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Police Reports: Car Thieves Steal 1 Cirrus, Drop Off Another

A Chrysler sedan disappears, another reappears two blocks away, likely because they're easy to grab. Also, car-entry thieves hit one block of 72nd Street on successive nights.

 

Two cars, two blocks, the same make and model....

A resident of an apartment in the 7700 block of North Avenue reported Saturday morning that his 2000 Chrysler Cirrus sedan had been stolen from the rear parking lot of his building.

At 9:04 a.m. Sunday, police recovered a stolen Cirrus sedan in the rear parking lot of an apartment building just two blocks west of there, in the 7900 block of West North Avenue – but it was not the same car.

A woman who lives in the second building called the car in as suspicious because it was parked in another resident’s assigned spot and because she had heard that a car of the same make and model had been stolen nearby the night before.

It was not known just how long the recovered Cirrus had been parked there, and it's possible that it was left by the same thieves who stole the other.

The mystery of the swapped Cirruses may not be too deep, and not just an odd coincidence. Police say that car thieves often specialize in particular models and model years because they are easier to hot-wire than others, and the thieves come to know how to make off with them very quickly.

Chrysler and Dodge models of the late-1990s to early 2000s era are, apparently, particularly vulnerable.

Easy pickings lures thieves back to same block

Over two nights, four residents of the same block lost property when their unlocked cars were entered and rifled.

Two residents of the 2500 block of North 72nd Street discovered Friday that their unlocked cars had been entered overnight.

One noticed and reported the loss of three pairs of sunglasses and a cord for a Bluetooth. In the other case, a caller in the block reported finding a wallet, which contained various cards including a credit card, belonging to a neighbor who had not yet noticed the theft. The owner did not say whether anything was taken from the wallet or if anything else was missing from the car.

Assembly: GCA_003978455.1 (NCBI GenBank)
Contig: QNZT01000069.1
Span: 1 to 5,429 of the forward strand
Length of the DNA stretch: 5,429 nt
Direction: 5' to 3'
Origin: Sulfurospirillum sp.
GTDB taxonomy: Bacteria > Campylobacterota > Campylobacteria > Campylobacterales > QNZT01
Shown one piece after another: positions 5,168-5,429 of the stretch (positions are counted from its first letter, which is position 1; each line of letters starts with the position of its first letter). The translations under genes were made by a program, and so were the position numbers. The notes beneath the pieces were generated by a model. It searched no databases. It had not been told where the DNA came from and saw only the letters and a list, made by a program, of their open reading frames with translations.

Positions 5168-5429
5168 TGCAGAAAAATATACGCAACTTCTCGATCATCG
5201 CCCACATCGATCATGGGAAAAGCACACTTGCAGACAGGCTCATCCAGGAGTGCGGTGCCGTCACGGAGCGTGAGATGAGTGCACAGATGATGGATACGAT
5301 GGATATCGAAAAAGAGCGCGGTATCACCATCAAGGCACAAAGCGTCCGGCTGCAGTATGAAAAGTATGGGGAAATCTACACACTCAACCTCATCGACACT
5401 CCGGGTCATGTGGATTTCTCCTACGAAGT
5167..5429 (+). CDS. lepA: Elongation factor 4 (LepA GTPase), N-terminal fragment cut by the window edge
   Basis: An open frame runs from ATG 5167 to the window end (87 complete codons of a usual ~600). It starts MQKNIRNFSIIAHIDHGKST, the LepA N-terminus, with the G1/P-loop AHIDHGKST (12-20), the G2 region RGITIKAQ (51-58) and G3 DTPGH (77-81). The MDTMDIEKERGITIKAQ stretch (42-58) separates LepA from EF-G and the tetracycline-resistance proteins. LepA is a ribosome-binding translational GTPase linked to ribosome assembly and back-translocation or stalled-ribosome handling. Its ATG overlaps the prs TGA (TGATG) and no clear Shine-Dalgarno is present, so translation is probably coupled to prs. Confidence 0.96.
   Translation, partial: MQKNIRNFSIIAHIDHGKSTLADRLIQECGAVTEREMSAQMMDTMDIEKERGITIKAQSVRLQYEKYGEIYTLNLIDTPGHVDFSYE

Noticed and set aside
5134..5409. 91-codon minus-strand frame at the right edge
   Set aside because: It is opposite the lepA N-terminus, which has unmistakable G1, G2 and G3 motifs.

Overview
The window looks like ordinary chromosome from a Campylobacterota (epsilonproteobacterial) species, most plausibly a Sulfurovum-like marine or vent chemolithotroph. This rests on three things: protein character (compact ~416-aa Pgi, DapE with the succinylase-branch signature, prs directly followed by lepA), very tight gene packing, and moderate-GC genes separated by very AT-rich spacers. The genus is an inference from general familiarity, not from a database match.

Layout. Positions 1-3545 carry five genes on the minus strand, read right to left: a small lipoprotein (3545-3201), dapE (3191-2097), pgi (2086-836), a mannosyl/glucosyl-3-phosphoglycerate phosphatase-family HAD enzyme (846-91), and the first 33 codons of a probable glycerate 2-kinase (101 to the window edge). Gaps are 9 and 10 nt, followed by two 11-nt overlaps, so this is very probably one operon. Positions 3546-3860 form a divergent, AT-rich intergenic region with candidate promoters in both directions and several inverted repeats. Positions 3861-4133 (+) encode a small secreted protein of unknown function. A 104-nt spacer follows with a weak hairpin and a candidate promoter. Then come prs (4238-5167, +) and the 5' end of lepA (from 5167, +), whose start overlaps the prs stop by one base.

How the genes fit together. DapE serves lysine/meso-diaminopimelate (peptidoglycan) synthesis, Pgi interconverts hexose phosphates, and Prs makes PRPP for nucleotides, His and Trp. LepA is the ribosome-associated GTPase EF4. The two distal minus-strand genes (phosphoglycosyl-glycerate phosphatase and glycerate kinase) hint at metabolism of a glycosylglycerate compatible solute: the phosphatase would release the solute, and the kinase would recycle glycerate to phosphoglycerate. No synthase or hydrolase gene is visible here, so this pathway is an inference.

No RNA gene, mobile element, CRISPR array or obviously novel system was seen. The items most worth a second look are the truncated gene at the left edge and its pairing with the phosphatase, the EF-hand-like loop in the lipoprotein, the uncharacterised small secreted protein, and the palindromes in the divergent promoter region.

Then on Saturday morning, two more residents of the same block reported that  their unlocked cars had been entered in their driveways overnight. One lost sunglasses, an iPod connector cord and a first-aid kit; the other a jacket and a GPS unit.

In other recent incidents:

Sunday

A Baltimore woman reported that between 9 p.m. Friday and 2:35 p.m. Sunday a window was smashed out of her minivan and her iPod stolen while it was parked at Extended Stay America, 11121 W. North Ave.

At 11:20 a.m., a 16-year-old Milwaukee girl was arrested for theft at Target, 3900 N. 124th St., after she was seen stuffing clothing and accessories into two large bags and then trying to leave without paying. Most of the $300 worth of merchandise was infant clothing, which the girl told police was for her 4-month-old daughter. She said she had the money at home to pay but didn’t want to spend it.

A resident of the 1800 block of North 71st Street reported that overnight someone had entered his unlocked car in his driveway and stolen a GPS unit.

Two guests at the Radisson Hotel, 2303 N. Mayfair Rd., had their vehicles broken into overnight. One lost a GPS unit, a laptop computer, a radar detector and a digital camera, the other a GPS unit, a laptop and case, an iPod and a portable DVD player. In each case windows were smashed to gain entry.

Saturday

At 4:40 p.m., an employee of Maggiano’s Little Italy restaurant at Mayfair Mall called police to recover a plastic bag containing a green, leafy substance found in the restroom, believing it might be marijuana. It proved not to be, and police said it might have been synthetic marijuana or possibly tea.

Friday

At 3:12 p.m., a 40-year-old Milwaukee woman was arrested for theft at Dry Goods in Mayfair Mall after she was seen hiding a pair of jeans in a bag. An employee approached her and asked if she needed help with the jeans, giving her an opportunity to return them without being detained. Instead, the woman said she had brought them in to return them. The staff then processed the return and called police. The woman told officers she had brought other purchases back for return and had merely done “something stupid” because she was “not thinking.” She was found to have prior convictions for theft, retail theft, fraudulent use of a credit card, disorderly conduct and armed robbery.

alt ideas needed October 18, 2012 at 01:39 PM
lock your freaking doors people of the 70's blocks

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